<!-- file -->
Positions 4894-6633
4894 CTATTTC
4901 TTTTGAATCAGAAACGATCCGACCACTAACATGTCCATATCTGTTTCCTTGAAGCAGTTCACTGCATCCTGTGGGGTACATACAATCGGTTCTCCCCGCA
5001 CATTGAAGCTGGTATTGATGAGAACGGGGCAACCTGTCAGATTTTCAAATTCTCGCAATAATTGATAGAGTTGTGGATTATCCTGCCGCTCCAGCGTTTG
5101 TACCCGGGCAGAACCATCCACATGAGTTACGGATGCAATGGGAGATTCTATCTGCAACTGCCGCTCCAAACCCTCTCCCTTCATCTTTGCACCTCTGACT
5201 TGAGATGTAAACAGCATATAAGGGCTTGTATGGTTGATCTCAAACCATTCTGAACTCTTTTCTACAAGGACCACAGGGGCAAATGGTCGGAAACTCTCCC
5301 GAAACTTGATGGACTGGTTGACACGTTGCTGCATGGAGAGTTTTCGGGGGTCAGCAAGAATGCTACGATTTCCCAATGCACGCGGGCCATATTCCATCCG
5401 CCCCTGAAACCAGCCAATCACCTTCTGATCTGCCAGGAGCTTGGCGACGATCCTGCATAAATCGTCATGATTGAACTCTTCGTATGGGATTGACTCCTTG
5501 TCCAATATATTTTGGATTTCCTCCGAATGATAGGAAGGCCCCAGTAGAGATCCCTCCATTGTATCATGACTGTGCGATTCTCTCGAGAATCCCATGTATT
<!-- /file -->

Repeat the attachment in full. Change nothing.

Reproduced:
Positions 4894-6633
4894 CTATTTC
4901 TTTTGAATCAGAAACGATCCGACCACTAACATGTCCATATCTGTTTCCTTGAAGCAGTTCACTGCATCCTGTGGGGTACATACAATCGGTTCTCCCCGCA
5001 CATTGAAGCTGGTATTGATGAGAACGGGGCAACCTGTCAGATTTTCAAATTCTCGCAATAATTGATAGAGTTGTGGATTATCCTGCCGCTCCAGCGTTTG
5101 TACCCGGGCAGAACCATCCACATGAGTTACGGATGCAATGGGAGATTCTATCTGCAACTGCCGCTCCAAACCCTCTCCCTTCATCTTTGCACCTCTGACT
5201 TGAGATGTAAACAGCATATAAGGGCTTGTATGGTTGATCTCAAACCATTCTGAACTCTTTTCTACAAGGACCACAGGGGCAAATGGTCGGAAACTCTCCC
5301 GAAACTTGATGGACTGGTTGACACGTTGCTGCATGGAGAGTTTTCGGGGGTCAGCAAGAATGCTACGATTTCCCAATGCACGCGGGCCATATTCCATCCG
5401 CCCCTGAAACCAGCCAATCACCTTCTGATCTGCCAGGAGCTTGGCGACGATCCTGCATAAATCGTCATGATTGAACTCTTCGTATGGGATTGACTCCTTG
5501 TCCAATATATTTTGGATTTCCTCCGAATGATAGGAAGGCCCCAGTAGAGATCCCTCCATTGTATCATGACTGTGCGATTCTCTCGAGAATCCCATGTATT